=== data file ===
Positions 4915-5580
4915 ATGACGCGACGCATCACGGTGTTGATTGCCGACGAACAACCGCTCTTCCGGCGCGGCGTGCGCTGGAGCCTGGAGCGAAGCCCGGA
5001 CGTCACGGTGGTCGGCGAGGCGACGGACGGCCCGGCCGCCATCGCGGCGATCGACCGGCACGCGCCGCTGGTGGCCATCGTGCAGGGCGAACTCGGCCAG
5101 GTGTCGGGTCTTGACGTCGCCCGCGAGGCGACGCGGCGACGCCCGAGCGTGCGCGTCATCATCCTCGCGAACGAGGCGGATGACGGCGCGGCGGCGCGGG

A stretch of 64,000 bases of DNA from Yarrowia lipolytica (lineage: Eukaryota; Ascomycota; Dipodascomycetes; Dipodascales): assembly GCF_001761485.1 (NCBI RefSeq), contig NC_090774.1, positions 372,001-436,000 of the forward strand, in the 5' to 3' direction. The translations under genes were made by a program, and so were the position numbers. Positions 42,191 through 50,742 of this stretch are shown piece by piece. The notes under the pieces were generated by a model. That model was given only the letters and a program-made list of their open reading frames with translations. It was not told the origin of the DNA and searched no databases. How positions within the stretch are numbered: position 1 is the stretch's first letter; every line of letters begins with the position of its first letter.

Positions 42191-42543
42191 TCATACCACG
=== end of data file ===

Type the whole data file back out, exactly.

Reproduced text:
Positions 4915-5580
4915 ATGACGCGACGCATCACGGTGTTGATTGCCGACGAACAACCGCTCTTCCGGCGCGGCGTGCGCTGGAGCCTGGAGCGAAGCCCGGA
5001 CGTCACGGTGGTCGGCGAGGCGACGGACGGCCCGGCCGCCATCGCGGCGATCGACCGGCACGCGCCGCTGGTGGCCATCGTGCAGGGCGAACTCGGCCAG
5101 GTGTCGGGTCTTGACGTCGCCCGCGAGGCGACGCGGCGACGCCCGAGCGTGCGCGTCATCATCCTCGCGAACGAGGCGGATGACGGCGCGGCGGCGCGGG

A stretch of 64,000 bases of DNA from Yarrowia lipolytica (lineage: Eukaryota; Ascomycota; Dipodascomycetes; Dipodascales): assembly GCF_001761485.1 (NCBI RefSeq), contig NC_090774.1, positions 372,001-436,000 of the forward strand, in the 5' to 3' direction. The translations under genes were made by a program, and so were the position numbers. Positions 42,191 through 50,742 of this stretch are shown piece by piece. The notes under the pieces were generated by a model. That model was given only the letters and a program-made list of their open reading frames with translations. It was not told the origin of the DNA and searched no databases. How positions within the stretch are numbered: position 1 is the stretch's first letter; every line of letters begins with the position of its first letter.

Positions 42191-42543
42191 TCATACCACG